In New York City (NYC), domestic mold contamination has been one of the greatest concerns for public health officials and most common complaints of residents in the aftermath of Hurricane Sandy. Mold problems are common in urban homes in general and disproportionately affect lower-income families who have less control over conditions conducive to mold growth. In urban settings, asthmatic children could be particularly susceptible to adverse health effects related to fungal exposures following catastrophic water damage. A 2004 Institute of Medicine report and several meta-analyses have concluded that mold and home dampness factors are associated with asthma symptoms. However, a majority of this evidence is based on report of dampness or visible mold and not on measured fungal exposure, limiting these studies from demonstrating 1) that fungal exposure was the causative agent, 2) which species of fungi were associated with the health outcomes and 3) whether specific allergic sensitization is an etiological pathway to the asthma-related morbidity. Historically, making these connections was impeded by limitations of traditional methods for assessing domestic mold exposure, including the microscopic identification of morphologically indiscernible spores and species-specific growth conditions required for mold culture and a lack of specificity for mold with bioassays. Recently, advances in polymerase chain reaction methodologies will allow for characterization of fungal profiles associated with water damage, enable monitoring the efficacy of remediation efforts and long-term changes in domestic fungal profiles, and may aid in elucidating the association between fungal exposure and poor respiratory health. This proposal will test the hypotheses that NYC homes with Hurricane Sandy-related water damage will have different fungal species profiles both pre- and post- remediation as compared with NYC homes that were not impacted and that fungal concentrations in homes will be associated with asthma symptoms, airflow obstruction and airway inflammation among asthmatic children. Participants living in NYC homes damaged by Hurricane Sandy will be recruited from a unique public-private partnership that is providing services for free mold remediation for 2,000 houses. An established cohort of seven-eleven year-old asthmatic children living throughout NYC in non-impacted homes will be used to compare exposures and respiratory outcomes with impacted homes and the asthmatics children living in those homes. This proposal will establish collaboration between researchers and public health practitioners at the NYC Department of Health and Mental Hygiene (DOHMH), Columbia University, NIOSH and private industry with complementary expertise and skills to answer important public health research questions in response to this devastating natural disaster. If successful, this proposal will lead to important knowledge about domestic fungal exposure following a natural disaster like Hurricane Sandy in urban communities and the associated increase in asthma morbidity in children. This knowledge will be used by the NYC DOHMH and others to inform the response to future natural disasters, particular to clarify the risks to asthmatic children.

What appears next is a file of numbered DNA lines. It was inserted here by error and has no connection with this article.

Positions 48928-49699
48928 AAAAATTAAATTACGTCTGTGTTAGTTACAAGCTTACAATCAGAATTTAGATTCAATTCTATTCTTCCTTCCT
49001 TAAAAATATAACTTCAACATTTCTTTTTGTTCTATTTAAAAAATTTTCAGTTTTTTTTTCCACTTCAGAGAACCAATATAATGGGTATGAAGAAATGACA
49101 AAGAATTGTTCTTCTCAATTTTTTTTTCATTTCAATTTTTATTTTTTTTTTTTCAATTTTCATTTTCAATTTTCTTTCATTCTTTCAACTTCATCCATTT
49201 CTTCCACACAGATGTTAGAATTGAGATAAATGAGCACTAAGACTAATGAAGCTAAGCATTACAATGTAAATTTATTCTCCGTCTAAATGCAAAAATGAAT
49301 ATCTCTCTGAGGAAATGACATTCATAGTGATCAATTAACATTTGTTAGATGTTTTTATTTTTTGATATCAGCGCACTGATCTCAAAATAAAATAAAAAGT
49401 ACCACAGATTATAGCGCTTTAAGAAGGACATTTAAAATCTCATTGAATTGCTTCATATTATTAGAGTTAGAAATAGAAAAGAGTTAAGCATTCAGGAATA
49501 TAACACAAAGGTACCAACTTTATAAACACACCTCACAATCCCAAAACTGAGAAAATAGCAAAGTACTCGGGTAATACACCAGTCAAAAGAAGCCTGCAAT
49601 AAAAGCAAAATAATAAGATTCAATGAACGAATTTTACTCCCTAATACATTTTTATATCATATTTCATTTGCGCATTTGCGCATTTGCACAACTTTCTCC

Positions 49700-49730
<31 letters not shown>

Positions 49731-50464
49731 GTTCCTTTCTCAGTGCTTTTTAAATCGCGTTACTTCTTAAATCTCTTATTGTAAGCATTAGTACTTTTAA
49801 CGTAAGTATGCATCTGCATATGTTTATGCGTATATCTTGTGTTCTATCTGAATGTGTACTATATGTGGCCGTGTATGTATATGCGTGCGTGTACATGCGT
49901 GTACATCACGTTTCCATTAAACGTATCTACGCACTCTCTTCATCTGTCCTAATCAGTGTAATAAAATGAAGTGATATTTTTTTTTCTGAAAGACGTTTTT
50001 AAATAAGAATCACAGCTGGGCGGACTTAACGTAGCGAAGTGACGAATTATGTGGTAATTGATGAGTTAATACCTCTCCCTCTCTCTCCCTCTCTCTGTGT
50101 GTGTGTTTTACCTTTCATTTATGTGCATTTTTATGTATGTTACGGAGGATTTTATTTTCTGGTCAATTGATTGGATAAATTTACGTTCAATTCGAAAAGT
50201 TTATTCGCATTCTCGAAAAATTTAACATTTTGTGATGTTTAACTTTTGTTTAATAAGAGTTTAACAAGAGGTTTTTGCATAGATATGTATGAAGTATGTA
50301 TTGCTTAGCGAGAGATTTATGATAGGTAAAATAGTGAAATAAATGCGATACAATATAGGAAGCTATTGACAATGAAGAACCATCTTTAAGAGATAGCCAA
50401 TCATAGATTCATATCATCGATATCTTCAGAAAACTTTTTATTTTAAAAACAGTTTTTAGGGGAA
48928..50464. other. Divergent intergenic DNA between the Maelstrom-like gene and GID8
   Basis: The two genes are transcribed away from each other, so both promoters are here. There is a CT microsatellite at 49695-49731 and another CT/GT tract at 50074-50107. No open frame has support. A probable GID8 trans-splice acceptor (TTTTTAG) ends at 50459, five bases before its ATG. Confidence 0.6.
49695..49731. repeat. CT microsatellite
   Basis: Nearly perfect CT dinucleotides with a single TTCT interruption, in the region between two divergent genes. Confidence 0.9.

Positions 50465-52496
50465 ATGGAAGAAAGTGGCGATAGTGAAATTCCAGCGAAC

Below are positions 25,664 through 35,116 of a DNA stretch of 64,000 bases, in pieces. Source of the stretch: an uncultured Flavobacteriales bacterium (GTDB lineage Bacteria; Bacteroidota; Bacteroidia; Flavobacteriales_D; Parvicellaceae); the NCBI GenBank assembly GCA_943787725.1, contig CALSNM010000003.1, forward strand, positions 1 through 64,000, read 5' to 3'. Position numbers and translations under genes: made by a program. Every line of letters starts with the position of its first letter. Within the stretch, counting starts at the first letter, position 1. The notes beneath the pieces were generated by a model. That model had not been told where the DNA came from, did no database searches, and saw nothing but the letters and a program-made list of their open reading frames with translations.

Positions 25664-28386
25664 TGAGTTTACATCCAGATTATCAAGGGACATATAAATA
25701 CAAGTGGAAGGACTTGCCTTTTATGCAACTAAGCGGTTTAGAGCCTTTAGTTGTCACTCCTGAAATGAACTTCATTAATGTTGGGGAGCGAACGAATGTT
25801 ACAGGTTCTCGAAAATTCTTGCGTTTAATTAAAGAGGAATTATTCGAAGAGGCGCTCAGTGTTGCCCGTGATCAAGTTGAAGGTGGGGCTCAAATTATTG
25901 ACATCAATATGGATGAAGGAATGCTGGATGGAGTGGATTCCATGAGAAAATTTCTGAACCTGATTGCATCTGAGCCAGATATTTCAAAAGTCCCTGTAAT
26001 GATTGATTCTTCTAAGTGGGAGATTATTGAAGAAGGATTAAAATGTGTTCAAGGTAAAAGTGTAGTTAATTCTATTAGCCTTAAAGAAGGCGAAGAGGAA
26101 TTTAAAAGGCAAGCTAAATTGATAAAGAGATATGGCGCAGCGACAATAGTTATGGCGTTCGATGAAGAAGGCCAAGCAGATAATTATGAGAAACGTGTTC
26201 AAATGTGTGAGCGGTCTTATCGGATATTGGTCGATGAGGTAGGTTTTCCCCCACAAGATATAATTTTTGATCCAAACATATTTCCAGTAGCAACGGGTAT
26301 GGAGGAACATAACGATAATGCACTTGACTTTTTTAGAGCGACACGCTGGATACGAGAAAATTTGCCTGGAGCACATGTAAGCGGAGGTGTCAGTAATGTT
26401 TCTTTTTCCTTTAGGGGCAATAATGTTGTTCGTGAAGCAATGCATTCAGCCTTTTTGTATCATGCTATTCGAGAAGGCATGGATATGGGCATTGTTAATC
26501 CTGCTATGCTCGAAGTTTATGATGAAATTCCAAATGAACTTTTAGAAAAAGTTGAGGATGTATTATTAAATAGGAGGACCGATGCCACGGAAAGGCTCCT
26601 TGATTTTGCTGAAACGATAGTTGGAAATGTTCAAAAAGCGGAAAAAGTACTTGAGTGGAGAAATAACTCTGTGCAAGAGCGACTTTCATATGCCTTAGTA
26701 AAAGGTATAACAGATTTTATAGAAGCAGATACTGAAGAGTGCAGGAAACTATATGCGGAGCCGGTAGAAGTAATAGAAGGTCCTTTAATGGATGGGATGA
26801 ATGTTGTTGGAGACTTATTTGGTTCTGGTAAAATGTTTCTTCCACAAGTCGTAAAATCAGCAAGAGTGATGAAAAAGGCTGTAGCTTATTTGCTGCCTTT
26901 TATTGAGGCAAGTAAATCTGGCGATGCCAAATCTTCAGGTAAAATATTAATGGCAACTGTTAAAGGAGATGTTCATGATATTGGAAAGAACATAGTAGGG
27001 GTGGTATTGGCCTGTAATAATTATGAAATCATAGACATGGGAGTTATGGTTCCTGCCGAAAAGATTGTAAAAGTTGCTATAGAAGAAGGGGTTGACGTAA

In New York City, domestic mold contamination has been one of the greatest concerns for public health officials and most common complaints of residents in the aftermath of Hurricane Sandy. This proposal will use cutting-edge molecular exposure assessment methods to examine the types of mold growing in homes following a natural disaster like Hurricane Sandy and after remediation of those homes. These exposure methods will be used to examine the impact of these molds on poor respiratory health for asthmatic children living in these homes.